2. Initial details of the prosecution case (IDPC) not served before the first hearing 

It should be considered carefully whether the prosecution has fully discharged its duty. Where there is doubt this should be raised very promptly. Once the IDPC has been served, the offender has only an additional 14 days grace in which to indicate plea. 

3. Newton Hearings (and special reasons hearings) 

Where an offender’s version of events is upheld at such hearing, then there should be no loss of EGP reduction. However, if the offender’s version of events is rejected at a Newton Hearing then the reduction which would otherwise have been available for an EGP, should normally be halved. There may be further decreases if witnesses have been called (which will often be the case). 

4. Exceptionally complex and time consuming cases in the Crown Court 

The draft Guideline proposes that “complex and time consuming” cases will be those cases where it was likely the case would have involved very substantial amounts of court time (“many months”) and/or number of witnesses (“dozens”) giving evidence. This exception is potentially highly relevant to cases where the law and technical material is complex and voluminous, and additionally, the area of law relatively unfamiliar – this is often the case with complex environment and health & safety offences (the Council also gives the example of a complex fraud trial). However, the Council considers that this exception will apply only rarely. 

5. Offender convicted of a lesser or different offence 

This exception is provided to avoid an offender being unfairly prejudiced where the prosecution changes the charge. However it will be available only where the offender made an unequivocal indication of a guilty plea to the relevant lesser/different offence.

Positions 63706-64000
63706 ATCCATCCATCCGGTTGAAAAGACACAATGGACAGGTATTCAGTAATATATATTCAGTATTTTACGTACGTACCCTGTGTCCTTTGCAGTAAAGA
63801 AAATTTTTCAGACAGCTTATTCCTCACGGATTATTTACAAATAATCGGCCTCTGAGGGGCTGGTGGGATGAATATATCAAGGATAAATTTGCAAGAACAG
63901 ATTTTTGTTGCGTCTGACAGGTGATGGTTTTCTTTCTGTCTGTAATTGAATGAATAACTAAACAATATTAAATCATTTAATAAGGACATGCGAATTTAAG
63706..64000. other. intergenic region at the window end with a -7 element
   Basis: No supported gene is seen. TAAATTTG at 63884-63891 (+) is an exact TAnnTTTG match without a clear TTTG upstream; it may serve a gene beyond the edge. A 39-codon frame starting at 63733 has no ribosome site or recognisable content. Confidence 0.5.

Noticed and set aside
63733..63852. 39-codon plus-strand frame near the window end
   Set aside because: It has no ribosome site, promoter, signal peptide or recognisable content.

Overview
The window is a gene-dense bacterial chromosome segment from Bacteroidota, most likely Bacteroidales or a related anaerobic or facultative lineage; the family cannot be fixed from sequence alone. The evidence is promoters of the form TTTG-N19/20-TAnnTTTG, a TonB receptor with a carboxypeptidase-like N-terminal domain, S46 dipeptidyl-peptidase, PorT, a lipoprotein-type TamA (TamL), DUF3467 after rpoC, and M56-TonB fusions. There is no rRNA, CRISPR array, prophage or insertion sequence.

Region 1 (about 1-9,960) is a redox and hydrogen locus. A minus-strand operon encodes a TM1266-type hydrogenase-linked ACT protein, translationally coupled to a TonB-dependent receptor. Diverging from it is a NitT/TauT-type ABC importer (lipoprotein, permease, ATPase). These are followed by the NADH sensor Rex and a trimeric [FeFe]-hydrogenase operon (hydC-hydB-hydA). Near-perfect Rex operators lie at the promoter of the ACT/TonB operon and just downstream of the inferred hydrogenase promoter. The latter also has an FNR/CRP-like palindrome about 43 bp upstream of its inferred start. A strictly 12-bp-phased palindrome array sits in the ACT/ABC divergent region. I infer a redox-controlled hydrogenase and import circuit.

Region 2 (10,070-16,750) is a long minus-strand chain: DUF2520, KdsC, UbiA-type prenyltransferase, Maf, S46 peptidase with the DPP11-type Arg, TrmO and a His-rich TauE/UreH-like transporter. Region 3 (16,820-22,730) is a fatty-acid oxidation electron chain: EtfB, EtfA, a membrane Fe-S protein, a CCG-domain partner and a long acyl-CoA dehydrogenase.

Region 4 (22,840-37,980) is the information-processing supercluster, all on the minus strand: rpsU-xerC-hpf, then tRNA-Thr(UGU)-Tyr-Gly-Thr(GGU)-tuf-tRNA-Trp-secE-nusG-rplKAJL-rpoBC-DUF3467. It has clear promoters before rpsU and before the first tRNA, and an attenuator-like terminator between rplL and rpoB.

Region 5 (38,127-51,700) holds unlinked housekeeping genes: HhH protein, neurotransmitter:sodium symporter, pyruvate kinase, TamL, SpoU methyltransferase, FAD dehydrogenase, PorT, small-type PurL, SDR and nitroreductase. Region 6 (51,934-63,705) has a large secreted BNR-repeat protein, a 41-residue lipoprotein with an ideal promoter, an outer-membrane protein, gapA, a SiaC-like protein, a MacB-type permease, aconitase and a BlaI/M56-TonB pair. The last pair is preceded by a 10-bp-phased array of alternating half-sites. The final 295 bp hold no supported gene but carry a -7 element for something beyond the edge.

Comment

The Sentencing Council states that nothing in the guideline should create pressure on defendants to plead guilty. However the draft guideline does rather stack the cards against defendants; in capping the discount available, stipulating a particular (early) stage when this can apply, introducing a steeper sliding scale and providing exceptions which will largely only be applicable in “rare” cases. 

Given the often extremely complex legal issues and technical nature of the evidence required in regulatory prosecutions (including environment, health & safety, and white collar crime/fraud regimes), corporates facing prosecution under these regimes may wish to consider carefully the impact of the proposed changes. 

The trend in fines appears very much to be on an upward trajectory, the reduction of up to a third is a significant factor. This is particularly so in light of other recent changes such as the removal of maximum fines in Magistrates Courts and the very limited possibility for costs recovery for successful or acquitted corporate defendants. 

The consultation closes on 5 May 2016.  

The consultation document is available here 

For our earlier overview articles on the new Sentencing Guidelines for Environment offences see here

And here and for Health & Safety see here